The Great Smoky Mountains National Park has announced that a two-year rehabilitation project will begin on the Ramsey Cascades Trail as part of the Trails Forever program supported by Friends of the Smokies.
The trail, Ramsey Prong Road and the Cosby area of the park will be closed to all traffic on Wednesday April 6 and Thursday April 7 to allow for the helicopter delivery of project supplies and materials. Park visitors with a backcountry permit will be allowed through the closure area, but should expect short delays when the helicopter passes overhead. Closures are necessary for the safety of hikers and to ensure flights are as fast as possible.
The helicopter operation will deliver approximately 35 loads to five different drop-off sites along the Ramsey Cascades Trail from a staging area near the Cosby picnic area. Shipments include lots of logs, tools and equipment for the project. The two-day helicopter operation is weather dependent and will be handled by Cherokee National Forest and Park staff.
The four-mile Ramsey Cascade Trail is one of the most popular trails in the park and is in the Greenbrier area. The trail provides the only access to the 100-foot Ramsey Cascades, the tallest waterfall in the park. From May 2 through November 17, the trail and Ramsey Prong Road will be closed Monday through Thursday, excluding federal holidays, to safely conduct large-scale rehabilitation work. There will be no access to Ramsey Cascades during weekday closures.
The trail will be fully open Friday through Sunday each week.
The rehabilitation will improve overall trail safety and protect the park’s natural resources. Work will include repairing and re-grading the tread surface, improving existing drainage, adding new drainage, covering social pathways and removing tripping hazards such as roots and rocks. Trail structures such as retaining walls, stairs, water bars, and toll roads will be constructed, as needed, using locust logs and native stones found on site.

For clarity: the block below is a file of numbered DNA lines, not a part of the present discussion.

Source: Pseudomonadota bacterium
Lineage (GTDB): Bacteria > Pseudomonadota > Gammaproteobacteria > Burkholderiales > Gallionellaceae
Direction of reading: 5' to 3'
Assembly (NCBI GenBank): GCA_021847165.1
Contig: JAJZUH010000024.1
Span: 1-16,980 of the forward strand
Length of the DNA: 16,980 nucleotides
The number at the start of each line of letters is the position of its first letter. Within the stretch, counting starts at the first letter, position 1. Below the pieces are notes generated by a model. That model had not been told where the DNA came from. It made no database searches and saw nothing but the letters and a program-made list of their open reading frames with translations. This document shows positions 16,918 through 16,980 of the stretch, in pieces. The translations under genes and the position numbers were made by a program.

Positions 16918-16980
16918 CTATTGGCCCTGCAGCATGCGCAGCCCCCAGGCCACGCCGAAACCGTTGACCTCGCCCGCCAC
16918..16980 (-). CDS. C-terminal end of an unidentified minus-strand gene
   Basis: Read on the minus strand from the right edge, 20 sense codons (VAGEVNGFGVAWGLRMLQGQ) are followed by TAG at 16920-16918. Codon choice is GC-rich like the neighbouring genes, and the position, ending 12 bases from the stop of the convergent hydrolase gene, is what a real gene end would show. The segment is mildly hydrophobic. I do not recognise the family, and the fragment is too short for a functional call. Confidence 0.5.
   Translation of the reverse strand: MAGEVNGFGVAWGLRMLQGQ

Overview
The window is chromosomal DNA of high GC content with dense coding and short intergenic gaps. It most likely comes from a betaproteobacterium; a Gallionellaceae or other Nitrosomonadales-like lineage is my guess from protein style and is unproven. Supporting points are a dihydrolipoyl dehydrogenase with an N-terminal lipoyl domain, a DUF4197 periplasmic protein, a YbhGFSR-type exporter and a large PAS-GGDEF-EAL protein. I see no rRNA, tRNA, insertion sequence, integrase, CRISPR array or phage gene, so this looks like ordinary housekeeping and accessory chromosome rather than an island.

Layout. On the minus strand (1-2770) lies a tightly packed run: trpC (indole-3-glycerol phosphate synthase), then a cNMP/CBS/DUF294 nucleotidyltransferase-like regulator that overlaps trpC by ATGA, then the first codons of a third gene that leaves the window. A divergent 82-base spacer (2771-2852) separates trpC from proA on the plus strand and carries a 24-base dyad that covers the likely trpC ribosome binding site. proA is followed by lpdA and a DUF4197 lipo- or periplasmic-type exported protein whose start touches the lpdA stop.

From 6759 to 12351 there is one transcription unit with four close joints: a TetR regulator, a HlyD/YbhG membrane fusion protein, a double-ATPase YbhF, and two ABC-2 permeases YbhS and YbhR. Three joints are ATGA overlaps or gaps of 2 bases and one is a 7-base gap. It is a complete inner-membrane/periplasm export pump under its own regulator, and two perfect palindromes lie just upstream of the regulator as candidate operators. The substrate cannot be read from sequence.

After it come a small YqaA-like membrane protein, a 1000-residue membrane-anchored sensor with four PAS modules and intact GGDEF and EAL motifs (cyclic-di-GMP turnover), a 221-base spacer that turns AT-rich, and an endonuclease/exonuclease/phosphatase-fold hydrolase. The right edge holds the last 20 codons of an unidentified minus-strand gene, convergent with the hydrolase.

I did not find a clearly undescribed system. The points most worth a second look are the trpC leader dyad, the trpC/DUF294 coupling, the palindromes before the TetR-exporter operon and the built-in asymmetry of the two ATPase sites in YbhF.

The Trails Forever Partnership Program was established between the Friends of the Smokies and the park to fund a permanent, highly trained trail crew that focuses on rehabilitating heavily traveled trails. In 2012, the Friends created an endowment, currently worth over $6 million, to support the program. The effort was made possible, in part, through the generosity of the Knoxville-based Aslan Foundation and in honor of avid hiker and Friends of the Smokies founding board member, Lindsay Young. To date, the Friends have contributed over $2 million to the program, which has resulted in the full rehabilitation of Abrams Falls, Trillium Gap, Rainbow Falls, Alum Cave, Chimney Tops and Forney Ridge trails.
The program provides a mechanism for Conservation Corps team volunteers and interns to work alongside the trail team on these complex trail projects to help make lasting improvements to preserve trails for future generations. Volunteer work days are offered weekly from May to November. Prior registration is required. Contact Adam Monroe, Volunteer Coordinator for Trails and Facilities, at 828-497-1949 or [email protected] for details and to register.